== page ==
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MR. DRISCOLL:  This is Ed Driscoll for PJ Media.com, and we’re talking today with Heather Mac Donald, a contributing editor of City Journal magazine, and the John M. Olin Fellow at the Manhattan Institute. She’s also one of several contributors, including PJ Media’s own Andrew Klavan and Victor Davis Hanson, to the new publication by City Journal magazine titled, The Beholden State: California’s Lost Promise and How to Recapture It. And Heather, thanks for stopping by today.

MS. MAC DONALD:  Thanks, Ed.

MR. DRISCOLL:  Heather, perhaps the best place to start is with the most open-ended question.  California — how did it all go so wrong?

MS. MAC DONALD:  Well, Ed, there’s still much that’s right, of course.  I mean, it is one — I think it is one — I think it’s the most beautiful state in the country; as a native, I’m obviously a little prejudiced, but I think it is a exemplar of identity politics, for one thing.  There’s too many institutions that are convinced that the most important thing about its residents is their racial or ethnic national origin identity and — and increasingly, of course, gender and sexual identity.  And we see that playing out in university admissions, in ideas about crime and policing and immigration policy, and I think that’s a betrayal of what California used to mean, which was a real meritocratic ideal, that anybody who came, through hard work could really move ahead and the — the state welcomed talent and achievement and did not worry about disparate impact or racial proportionality.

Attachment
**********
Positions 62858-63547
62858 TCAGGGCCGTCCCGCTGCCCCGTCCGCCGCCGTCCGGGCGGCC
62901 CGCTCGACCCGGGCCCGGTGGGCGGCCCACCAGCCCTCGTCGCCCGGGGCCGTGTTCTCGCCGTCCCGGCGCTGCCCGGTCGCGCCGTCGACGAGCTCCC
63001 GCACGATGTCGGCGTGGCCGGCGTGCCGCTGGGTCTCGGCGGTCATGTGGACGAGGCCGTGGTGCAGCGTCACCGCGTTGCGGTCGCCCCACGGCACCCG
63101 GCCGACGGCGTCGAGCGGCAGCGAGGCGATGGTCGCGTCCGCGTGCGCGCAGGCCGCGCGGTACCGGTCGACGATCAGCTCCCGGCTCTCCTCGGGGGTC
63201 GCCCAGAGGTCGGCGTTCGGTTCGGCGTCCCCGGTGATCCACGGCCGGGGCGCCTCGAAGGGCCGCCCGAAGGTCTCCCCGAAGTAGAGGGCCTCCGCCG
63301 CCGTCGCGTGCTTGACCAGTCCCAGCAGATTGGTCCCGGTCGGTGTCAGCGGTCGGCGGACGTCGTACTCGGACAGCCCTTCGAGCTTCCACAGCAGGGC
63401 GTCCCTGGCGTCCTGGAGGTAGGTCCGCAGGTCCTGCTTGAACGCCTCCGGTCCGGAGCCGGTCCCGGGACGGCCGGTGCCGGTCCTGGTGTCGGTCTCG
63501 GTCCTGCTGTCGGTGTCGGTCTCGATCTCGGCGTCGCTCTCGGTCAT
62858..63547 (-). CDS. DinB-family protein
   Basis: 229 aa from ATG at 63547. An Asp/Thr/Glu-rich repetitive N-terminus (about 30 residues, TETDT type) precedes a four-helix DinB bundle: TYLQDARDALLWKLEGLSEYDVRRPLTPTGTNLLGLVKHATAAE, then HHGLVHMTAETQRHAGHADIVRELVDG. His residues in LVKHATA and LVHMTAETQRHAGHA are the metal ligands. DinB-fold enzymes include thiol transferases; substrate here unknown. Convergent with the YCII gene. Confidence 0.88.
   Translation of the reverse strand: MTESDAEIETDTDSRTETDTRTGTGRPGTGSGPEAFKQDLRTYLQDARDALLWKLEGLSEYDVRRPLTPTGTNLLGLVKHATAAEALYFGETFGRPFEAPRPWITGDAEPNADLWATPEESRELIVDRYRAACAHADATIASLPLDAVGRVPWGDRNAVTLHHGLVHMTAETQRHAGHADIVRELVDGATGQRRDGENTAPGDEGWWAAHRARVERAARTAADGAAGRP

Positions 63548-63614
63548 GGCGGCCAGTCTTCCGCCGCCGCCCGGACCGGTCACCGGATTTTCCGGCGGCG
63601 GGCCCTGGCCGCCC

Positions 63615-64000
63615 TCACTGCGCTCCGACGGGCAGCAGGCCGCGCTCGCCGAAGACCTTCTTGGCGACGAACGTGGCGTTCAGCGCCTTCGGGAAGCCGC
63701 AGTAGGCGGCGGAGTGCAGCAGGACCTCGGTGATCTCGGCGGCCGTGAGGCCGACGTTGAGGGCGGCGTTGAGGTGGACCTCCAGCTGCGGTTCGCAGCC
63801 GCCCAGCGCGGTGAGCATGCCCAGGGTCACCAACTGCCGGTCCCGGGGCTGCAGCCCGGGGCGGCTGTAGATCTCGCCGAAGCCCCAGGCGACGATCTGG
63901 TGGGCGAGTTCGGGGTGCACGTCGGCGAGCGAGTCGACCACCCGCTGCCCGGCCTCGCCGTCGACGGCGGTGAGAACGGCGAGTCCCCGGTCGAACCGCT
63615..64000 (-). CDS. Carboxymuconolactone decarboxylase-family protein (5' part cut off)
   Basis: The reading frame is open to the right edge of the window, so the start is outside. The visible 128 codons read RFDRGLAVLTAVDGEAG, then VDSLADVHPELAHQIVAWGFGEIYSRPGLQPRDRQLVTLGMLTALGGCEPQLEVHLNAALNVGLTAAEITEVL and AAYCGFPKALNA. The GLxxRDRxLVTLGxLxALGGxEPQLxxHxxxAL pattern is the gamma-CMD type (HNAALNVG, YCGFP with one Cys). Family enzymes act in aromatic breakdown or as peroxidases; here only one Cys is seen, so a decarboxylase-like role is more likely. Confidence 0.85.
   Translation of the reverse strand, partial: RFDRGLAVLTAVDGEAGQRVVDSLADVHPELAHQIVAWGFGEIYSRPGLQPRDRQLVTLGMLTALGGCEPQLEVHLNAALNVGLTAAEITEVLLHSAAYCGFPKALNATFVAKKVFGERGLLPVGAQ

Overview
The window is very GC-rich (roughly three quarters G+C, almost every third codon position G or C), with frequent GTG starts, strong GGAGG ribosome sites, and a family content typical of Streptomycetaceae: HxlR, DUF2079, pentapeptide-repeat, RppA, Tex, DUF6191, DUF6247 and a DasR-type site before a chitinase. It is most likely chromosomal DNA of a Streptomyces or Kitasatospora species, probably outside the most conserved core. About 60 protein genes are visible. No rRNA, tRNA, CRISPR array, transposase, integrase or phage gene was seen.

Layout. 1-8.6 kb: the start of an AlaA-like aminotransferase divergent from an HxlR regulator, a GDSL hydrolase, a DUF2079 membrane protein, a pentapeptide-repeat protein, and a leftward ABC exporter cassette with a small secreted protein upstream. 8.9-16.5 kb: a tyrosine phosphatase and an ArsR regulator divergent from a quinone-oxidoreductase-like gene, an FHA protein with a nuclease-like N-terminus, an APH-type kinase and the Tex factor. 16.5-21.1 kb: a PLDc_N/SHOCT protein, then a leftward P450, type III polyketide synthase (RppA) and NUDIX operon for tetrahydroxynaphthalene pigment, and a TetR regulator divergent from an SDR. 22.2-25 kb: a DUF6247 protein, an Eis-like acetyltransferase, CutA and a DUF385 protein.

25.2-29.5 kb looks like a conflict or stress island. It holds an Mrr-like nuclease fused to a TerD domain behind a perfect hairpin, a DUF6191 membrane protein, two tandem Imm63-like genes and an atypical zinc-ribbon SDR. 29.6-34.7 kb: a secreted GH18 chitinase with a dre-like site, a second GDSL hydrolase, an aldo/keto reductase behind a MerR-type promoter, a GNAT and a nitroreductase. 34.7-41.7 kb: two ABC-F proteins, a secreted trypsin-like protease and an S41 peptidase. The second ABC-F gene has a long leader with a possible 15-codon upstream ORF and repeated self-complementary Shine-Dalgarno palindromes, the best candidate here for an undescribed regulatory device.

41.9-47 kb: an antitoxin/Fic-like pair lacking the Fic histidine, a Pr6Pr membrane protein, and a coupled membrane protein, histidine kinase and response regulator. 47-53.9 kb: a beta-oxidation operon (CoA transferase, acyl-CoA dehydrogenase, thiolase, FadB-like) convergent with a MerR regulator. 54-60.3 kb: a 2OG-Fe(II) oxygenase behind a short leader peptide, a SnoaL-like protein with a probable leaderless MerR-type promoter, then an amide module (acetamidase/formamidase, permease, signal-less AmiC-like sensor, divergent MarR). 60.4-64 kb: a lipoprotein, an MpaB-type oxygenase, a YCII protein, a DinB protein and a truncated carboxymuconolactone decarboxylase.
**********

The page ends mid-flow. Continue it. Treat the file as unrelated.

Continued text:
MR. DRISCOLL:  In May of 2009, I wrote a blog post titled “Golden State Mobius Loop,” in which I quoted George Will’s take on California the year before Jerry Brown replaced Arnold Schwarzenegger as governor. And then pasted in below it a quote by Ann Coulter from 2003, when Arnold Schwarzenegger was running for the recall election to replace Gray Davis. And stylistics aside, they seem like they’re the same column. Why is Sacramento unable to learn from its mistakes, as it continues to augur the state further and further into the ground?

MS. MAC DONALD:  Well, you obviously have very strong union politics now, and I do feel, unlike many of my fellow conservatives who I highly respect, that the demographic revolution in the state, with an increasing Hispanic population that has been driven overwhelmingly by illegal immigration from Mexico and Central America is going to be locking in a redistributionist politics there for a long time, and this last summer in California was really quite extraordinary to see one aspect of the rule of law after another dismantled by the California Legislature and Governor Jerry Brown in order to ease the experience of — of illegal aliens within California on most obsessed, not just in California but across the country, with the fate of a program called Secure Communities, which should be a no-brainer for — even for the most vociferous illegal alien advocates.